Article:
“Kentucky rain keeps pouring down
And up ahead’s another town
That I’ll go walking through
With the rain in my shoes,
Searchin for you
In the cold Kentucky rain,
In the cold Kentucky rain.”
One week before Kentucky Derby Winner Orb’s valiant Run for the Roses at Churchill Downs, tears of joy were shed as “Bishop” Bridget Mary Meehan “ordained” Rosemarie Smead to the priesthood at St. Andrew’s United Church of Christ in Louisville, Kentucky on April 27, 2013. According to a Reuters article, “Father” Smead reflected after the “ordination” ceremony that she is not worried about excommunication.
“It has no sting for me,” said Smead, a petite, gray-haired former Carmelite nun with a ready hug for strangers. “It is a Medieval bullying stick the bishops used to keep control over people and to keep the voices of women silent. I am way beyond letting octogenarian men tell us how to live our lives.”
In an official statement, Louisville Archbishop Joseph E. Kurtz called the planned ceremony by the Association of Roman Catholic Women Priests a “simulated ordination” in opposition to Catholic teaching and noted that such actions carry serious penal sanctions in Church law.
The Catholic Church teaches that it has no authority to allow women to be priests because Jesus Christ chose only men as his apostles whereas proponents of a female priesthood say Jesus was acting only according to the customs of his time.
In May 2011, Fr. Charles Irvin wrote an excellent essay in this journal regarding Holy Orders. There, he notes that there have been many arguments for and against the proposal of ordaining women as priests. “The more popular of them is politically based…because they are constructed on grounds that assume the Church to be an aggregate of like-minded individuals who have voluntarily declared themselves to be Catholic and have individually ‘bought in’ to the overarching presence of the Church throughout human history and in our present world. This view is based on the notion that the Church is a legal and social entity constructed on the polity of human beings, the doctrines of which can be bought or not bought depending upon how we feel about them.” Before presenting three arguments why the Church cannot ordain women, however, Fr. Irvin asks:
“Is the Church from God, or is the Church a human creation?”
Presuming the former, he notes three arguments that have been presented in favor of a male priesthood. The Icon Argument “is based on the notion that the priest is an icon of the Spirit-filled, risen and glorified Christ who was Jesus of Nazareth. This Jesus of Nazareth was, by the power of the Holy Spirit, raised from the dead as the New Adam, the Progenitor of God’s New Creation, the Christ of Glory. Those ordained to stand in the shoes of His apostles are icons of Him, and as icons they must be, to preserve the continuum, males who re-present Him to us in our day and in our time.” The Apostolic Tradition Argument “is based on the notion that the successors to the apostles are bound to transmit, to hand over (tradere), only that which they received from the Apostles themselves…The matter of the Sacrament must be bread and wine; the matter to be ordained to Holy Orders must be male.” Noting that for twenty centuries, the Orthodox and Catholic Church have not ordained women, “a spectacular intervention by the Holy Spirit would be the only event that would overcome these twenty centuries of handing over the constant teaching of the world’s Orthodox and Catholic bishops since Apostolic times.” Lastly, Fr. Irvin describes the Sovereign Will of Christ Argument as perhaps the most compelling. He notes that “Jesus Christ lived, acted, and taught in His sovereign and free will without any constraint other than to do His Father’s will. No human, cultural, historical, or other constraint found in God’s creation, even the laws of nature, bound Him. He was bound by nothing whatsoever. Even His death was freely chosen, not imposed. What, then, of the allegation that He was restrained by cultural conditioning? The answer is, of course, He wasn’t.”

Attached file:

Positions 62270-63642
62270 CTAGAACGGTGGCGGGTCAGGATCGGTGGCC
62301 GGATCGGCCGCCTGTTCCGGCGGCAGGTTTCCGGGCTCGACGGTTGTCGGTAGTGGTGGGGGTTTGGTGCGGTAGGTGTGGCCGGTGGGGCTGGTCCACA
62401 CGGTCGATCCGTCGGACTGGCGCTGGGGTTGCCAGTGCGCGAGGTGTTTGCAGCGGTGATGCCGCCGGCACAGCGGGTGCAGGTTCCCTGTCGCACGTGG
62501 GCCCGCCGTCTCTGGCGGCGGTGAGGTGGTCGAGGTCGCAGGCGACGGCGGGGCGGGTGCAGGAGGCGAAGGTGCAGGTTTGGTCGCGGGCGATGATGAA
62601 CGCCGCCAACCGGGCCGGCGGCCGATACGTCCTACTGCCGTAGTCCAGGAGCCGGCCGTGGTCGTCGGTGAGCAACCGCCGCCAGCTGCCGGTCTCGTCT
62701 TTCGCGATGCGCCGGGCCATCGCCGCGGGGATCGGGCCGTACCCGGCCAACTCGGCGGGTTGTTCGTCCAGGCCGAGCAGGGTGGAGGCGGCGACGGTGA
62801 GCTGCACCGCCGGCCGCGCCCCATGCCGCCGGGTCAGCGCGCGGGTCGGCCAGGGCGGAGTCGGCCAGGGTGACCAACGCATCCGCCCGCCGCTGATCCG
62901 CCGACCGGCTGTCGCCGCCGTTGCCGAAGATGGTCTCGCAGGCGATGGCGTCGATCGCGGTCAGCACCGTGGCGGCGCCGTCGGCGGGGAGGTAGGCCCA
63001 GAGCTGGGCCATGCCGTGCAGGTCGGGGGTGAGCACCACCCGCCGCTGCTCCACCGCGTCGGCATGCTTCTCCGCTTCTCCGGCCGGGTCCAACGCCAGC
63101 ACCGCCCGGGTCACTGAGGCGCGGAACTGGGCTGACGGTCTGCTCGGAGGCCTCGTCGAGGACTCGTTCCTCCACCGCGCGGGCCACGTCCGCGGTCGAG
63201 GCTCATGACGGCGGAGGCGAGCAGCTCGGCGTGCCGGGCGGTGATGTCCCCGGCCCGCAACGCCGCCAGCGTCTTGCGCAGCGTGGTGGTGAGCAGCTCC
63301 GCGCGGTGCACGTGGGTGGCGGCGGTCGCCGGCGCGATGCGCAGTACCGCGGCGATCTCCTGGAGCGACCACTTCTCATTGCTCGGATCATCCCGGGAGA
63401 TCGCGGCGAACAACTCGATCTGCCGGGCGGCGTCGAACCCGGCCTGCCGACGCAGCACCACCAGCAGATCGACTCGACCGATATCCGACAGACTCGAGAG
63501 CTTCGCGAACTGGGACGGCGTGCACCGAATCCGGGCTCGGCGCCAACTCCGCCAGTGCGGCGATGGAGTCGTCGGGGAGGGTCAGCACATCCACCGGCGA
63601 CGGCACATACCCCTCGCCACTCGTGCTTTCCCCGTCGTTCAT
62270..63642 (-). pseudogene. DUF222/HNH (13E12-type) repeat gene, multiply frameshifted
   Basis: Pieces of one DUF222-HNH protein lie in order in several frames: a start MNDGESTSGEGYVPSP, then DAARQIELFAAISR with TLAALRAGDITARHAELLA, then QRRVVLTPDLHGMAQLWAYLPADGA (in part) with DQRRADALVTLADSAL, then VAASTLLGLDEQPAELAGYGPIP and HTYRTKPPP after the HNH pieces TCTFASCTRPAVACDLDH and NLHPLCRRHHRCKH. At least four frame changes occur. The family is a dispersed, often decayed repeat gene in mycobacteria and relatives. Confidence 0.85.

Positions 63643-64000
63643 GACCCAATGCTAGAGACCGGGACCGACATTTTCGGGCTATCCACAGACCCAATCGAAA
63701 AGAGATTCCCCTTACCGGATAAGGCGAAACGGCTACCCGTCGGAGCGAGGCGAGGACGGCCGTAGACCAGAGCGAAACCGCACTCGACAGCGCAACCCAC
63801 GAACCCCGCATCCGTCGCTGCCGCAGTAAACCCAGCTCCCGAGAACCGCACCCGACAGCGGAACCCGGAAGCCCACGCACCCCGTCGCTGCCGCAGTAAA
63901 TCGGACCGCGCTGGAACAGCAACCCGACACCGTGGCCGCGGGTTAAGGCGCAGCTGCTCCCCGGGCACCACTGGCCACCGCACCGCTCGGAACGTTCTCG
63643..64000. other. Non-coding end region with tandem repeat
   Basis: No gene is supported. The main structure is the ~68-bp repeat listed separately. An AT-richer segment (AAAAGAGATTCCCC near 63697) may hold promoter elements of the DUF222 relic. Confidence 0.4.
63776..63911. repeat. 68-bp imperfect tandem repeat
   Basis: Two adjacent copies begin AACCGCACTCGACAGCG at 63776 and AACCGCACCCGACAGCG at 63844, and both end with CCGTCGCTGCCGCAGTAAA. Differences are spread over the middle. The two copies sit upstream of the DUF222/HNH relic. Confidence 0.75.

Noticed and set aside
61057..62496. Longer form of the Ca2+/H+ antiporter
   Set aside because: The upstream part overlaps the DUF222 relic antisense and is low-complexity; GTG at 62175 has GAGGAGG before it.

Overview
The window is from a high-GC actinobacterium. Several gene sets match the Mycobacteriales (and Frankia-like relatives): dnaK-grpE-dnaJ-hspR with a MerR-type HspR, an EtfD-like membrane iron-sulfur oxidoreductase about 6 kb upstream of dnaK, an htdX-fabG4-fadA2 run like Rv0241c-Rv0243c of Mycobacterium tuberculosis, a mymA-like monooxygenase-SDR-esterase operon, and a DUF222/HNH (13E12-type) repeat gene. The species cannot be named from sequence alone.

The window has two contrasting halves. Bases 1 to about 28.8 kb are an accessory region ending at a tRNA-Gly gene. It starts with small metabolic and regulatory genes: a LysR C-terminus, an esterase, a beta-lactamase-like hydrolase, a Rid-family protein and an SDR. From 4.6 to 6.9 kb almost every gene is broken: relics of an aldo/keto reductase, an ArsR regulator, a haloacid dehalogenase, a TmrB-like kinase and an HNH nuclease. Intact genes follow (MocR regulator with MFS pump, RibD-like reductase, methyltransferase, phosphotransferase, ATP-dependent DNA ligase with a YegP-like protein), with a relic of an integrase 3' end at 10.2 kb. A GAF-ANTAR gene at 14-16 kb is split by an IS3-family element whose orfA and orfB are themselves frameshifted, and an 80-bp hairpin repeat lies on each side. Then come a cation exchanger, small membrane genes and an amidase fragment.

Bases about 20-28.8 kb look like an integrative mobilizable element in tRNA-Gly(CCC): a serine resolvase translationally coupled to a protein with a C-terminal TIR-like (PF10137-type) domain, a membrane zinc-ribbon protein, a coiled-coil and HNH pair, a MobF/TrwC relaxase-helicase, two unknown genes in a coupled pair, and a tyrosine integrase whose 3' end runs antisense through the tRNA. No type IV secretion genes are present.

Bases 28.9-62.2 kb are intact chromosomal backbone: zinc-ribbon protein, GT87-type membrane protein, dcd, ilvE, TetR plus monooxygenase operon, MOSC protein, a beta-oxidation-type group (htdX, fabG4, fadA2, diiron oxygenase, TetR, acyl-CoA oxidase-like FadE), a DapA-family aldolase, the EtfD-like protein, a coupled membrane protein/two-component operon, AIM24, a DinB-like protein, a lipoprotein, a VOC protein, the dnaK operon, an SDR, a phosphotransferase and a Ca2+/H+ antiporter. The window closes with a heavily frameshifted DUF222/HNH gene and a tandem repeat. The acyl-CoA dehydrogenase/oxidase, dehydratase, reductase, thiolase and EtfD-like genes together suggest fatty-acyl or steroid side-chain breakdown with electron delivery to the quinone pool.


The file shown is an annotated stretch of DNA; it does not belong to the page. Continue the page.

In returning to the “ordination” ceremony, it is said that “Smead wept openly as nearly everyone in the audience came up and laid their hands on her head in blessing.” Among the two-hundred persons in attendance, some whispered, “Thanks for doing this for us.” During the elevation of the Eucharist, another person exclaimed: “Girl, lift those plates. I’ve been waiting a long time for this.”
At last report, amidst tears of joy, she will be organizing a new “Catholic” parish.
In the cold Kentucky rain.